Detroit auto show showcases American car manufacturers on road to recovery

Here and Now

Detroit’s auto industry is in the midst of an impressive turnaround.

Sales are up, profits are up and the products are being well-received in the marketplace. In December, sales for all three of the big American automakers were higher than in November. On the flip side, Toyota and Honda both had their worst sales in years.

Now, Ford, Chrysler and General Motors are hoping to keep that streak alive in 2012, and they’re starting with new product launches at the Detroit Auto Show.

Paul Eisenstein, publisher of, said the automakers are on the road to recovery.

“It was barely three years ago when we were at the auto show, the word here was ‘will any of them survive,’ ” Eisenstein said. “We saw GM and Chrysler go into bankruptcy. But they came out of 2011 with billions of dollars in profits.”

All three — including Ford, which avoided bankruptcy — added marketshare in 2011, something that hasn’t happened collectively since 1998. But what remains to be seen is if they can maintain growth as Japan’s automakers recover from the earthquake, tsunami and floods that crippled their production in 2011.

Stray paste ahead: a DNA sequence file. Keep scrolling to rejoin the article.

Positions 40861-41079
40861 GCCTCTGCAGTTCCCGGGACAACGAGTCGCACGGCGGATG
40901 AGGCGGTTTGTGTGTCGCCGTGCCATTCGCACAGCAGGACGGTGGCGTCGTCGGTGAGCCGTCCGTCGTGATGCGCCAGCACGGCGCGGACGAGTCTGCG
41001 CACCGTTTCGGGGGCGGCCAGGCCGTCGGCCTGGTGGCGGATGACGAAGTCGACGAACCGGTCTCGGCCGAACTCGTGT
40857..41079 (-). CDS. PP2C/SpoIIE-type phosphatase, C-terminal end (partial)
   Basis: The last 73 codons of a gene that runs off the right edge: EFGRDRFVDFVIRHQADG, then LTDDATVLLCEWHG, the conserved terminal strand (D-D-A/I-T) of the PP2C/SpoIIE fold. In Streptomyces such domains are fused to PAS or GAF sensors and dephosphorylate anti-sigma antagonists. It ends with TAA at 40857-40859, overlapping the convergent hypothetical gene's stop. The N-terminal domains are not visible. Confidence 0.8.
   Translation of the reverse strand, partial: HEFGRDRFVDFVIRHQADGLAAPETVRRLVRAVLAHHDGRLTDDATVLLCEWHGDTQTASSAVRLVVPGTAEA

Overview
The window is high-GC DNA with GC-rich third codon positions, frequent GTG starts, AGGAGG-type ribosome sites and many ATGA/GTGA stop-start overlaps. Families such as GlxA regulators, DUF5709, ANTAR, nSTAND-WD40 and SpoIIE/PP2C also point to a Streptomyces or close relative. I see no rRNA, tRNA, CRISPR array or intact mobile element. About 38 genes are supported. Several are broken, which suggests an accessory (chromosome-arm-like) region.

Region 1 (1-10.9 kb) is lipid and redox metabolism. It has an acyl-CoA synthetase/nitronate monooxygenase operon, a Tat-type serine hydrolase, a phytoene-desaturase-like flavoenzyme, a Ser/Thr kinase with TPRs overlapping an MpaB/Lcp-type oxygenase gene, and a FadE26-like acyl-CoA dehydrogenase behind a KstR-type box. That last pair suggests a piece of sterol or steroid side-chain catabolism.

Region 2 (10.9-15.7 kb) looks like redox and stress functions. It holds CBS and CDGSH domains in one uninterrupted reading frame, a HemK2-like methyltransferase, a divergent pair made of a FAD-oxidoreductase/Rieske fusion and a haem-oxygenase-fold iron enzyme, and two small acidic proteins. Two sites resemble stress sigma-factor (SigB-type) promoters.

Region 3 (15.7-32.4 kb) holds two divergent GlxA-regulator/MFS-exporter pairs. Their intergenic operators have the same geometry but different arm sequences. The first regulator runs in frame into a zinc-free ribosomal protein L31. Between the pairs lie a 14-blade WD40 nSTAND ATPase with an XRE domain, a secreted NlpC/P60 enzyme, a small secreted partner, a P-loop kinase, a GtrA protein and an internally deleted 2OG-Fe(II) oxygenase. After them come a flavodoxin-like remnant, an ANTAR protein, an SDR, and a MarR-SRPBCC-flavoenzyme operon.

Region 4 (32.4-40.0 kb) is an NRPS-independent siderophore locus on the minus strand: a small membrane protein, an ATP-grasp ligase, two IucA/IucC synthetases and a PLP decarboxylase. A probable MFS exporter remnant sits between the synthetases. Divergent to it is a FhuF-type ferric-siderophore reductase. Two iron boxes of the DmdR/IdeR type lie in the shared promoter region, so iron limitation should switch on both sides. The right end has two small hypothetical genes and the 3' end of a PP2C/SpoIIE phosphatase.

“Product is going to be what matters,” he said.

Eisenstein said the Ford Fusion and Lincoln MKZ have been big hits at the auto show this year. Industry watchers are bullish about success in 2012, on the heels of the well-received new products.

On the flip side, Toyota’s Camry and Honda’s Civic both launched redesigns that haven’t been widely acclaimed, Eisenstein said.

The success isn’t confined to Detroit, though. Korean automakers, like Hyundai and Kia both saw sales gains greater than the U.S. automakers.

“They’re doing many of the same things Detroit is doing. They fixed the quality problems to a large degree and they’re putting a heavy emphasis on styling,” he said.

Eisenstein cited the Hyundai Elantra, which just won North American car of the year, as a beautiful car that’s really improved its image in recent years — helping fuel those sales gains.

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